If you’re scrolling your phone in the darkness of your infant’s nursery and your eyelids are heavy just reading this, chances are you’re a sleep-deprived new mom. Trust me: I understand that struggle firsthand. As a mom of three and a pediatric sleep specialist, I’ve been in your shoes personally and assisted hundreds of other sleep-deprived families. All of this has taught me the necessity of good sleep over the years, and while most of my clients are interested in sleep coaching for their little ones, moms also benefit from this support.

New motherhood asks so much of us, including near-24/7 alertness—baby needs changing, baby needs feeding, baby needs bathing, baby needs rocking, baby needs sleep trainingBut when you’re a caregiver, your needs are equally important, because you can’t be at your best without taking care of yourself too. Not much gets done when you’re running on empty!

Dealing with sleep deprivation as a new mom basically feels like you’re stuck in a black hole of never-ending exhaustion. Luckily, there are ways to recover those ZZZs and revitalize your own routine for the better. You deserve to wake up feeling like you are able to manage life with a newborn.  Mamas, let’s discuss some tips for how to improve your sleep during these exhilarating first few months of parenthood.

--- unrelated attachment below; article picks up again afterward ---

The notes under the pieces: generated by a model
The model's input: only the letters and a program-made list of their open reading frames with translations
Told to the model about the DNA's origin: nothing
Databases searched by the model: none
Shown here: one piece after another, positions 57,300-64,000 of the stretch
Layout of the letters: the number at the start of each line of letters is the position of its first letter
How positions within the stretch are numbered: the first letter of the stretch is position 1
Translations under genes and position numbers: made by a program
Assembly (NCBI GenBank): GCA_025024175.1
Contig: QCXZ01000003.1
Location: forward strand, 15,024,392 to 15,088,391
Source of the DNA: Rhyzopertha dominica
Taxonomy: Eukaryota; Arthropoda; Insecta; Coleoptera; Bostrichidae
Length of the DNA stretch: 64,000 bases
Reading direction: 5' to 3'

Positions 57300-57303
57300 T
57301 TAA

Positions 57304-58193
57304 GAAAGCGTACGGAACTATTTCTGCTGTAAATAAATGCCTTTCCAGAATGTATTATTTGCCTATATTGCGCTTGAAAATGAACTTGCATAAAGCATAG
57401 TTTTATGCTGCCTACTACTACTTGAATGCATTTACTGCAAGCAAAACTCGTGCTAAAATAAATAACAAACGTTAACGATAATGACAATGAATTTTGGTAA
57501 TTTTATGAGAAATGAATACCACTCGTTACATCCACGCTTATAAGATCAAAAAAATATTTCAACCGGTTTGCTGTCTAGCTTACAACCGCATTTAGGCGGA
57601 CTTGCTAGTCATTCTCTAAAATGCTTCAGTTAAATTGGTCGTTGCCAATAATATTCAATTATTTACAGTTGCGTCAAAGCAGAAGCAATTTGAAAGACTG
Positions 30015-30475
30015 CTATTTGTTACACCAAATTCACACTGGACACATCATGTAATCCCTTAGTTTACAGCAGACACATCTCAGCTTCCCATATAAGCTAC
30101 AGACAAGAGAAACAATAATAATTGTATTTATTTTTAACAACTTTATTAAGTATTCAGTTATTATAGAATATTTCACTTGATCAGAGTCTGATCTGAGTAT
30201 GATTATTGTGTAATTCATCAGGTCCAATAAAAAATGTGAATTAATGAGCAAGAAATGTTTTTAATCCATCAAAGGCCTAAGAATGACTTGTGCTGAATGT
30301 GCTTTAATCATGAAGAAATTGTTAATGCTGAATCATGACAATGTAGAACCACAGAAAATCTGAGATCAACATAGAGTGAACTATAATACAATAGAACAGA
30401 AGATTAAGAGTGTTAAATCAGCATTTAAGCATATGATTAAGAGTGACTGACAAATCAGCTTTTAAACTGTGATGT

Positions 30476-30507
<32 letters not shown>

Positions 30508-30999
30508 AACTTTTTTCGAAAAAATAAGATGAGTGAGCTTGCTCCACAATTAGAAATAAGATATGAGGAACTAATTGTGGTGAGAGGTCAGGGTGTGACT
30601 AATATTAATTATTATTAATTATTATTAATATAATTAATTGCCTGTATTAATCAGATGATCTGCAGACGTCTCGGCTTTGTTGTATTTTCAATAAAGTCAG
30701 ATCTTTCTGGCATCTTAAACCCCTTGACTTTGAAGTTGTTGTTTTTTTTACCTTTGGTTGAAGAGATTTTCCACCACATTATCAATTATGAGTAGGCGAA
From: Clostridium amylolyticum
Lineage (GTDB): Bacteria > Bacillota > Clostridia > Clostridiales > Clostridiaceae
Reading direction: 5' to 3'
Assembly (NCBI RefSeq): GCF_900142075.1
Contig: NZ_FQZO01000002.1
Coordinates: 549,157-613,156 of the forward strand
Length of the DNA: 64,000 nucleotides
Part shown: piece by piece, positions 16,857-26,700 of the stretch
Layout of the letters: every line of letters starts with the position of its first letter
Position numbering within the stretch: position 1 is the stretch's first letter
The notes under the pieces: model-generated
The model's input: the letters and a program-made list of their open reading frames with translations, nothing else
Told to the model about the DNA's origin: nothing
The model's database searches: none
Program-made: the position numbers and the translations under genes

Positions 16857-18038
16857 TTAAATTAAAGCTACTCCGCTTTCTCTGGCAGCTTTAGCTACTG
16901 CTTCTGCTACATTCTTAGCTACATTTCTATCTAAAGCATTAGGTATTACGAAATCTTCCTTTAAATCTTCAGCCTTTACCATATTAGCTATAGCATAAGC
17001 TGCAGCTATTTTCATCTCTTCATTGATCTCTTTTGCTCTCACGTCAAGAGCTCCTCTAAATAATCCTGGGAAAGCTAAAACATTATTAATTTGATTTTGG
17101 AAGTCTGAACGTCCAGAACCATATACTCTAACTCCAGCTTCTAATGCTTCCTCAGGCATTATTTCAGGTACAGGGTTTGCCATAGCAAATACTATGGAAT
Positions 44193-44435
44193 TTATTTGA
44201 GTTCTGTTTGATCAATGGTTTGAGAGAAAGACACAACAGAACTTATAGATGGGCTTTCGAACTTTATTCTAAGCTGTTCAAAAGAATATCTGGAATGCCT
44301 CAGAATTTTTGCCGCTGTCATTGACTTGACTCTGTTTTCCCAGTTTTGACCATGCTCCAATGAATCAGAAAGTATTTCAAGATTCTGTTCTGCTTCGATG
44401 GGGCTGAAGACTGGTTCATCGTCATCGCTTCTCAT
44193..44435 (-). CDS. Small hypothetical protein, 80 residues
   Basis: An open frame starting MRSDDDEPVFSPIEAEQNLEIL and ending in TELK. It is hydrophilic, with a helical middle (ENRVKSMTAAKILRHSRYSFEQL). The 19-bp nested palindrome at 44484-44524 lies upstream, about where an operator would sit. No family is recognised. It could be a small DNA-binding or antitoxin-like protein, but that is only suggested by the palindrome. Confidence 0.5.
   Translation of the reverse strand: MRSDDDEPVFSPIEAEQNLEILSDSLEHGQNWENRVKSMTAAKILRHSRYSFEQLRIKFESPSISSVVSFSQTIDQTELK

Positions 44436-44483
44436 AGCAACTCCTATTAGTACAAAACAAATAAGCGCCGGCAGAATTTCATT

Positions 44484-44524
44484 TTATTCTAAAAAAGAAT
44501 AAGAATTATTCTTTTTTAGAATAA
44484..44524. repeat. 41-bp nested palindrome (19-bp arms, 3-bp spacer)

Tip #1: Aim for Dedicated 4-Hour Stretches of Rest

Anyone without a newborn baby would balk at a mere four hours of sleep, whereas new moms know the truth: this would feel heavenly. Four hours of uninterrupted sleep equates to about two full REM cycles, which serves as an adequate period of rest even though you’ll be riding the unavoidable wave of fragmented sleep as a new parent for several months—at least until your baby begins to follow more structured sleep patterns. Reaching that four-hour mark is critical to securing the energy boost you depend on in that time; anything less results in groggy midnight wakeups and feeling terrible each morning.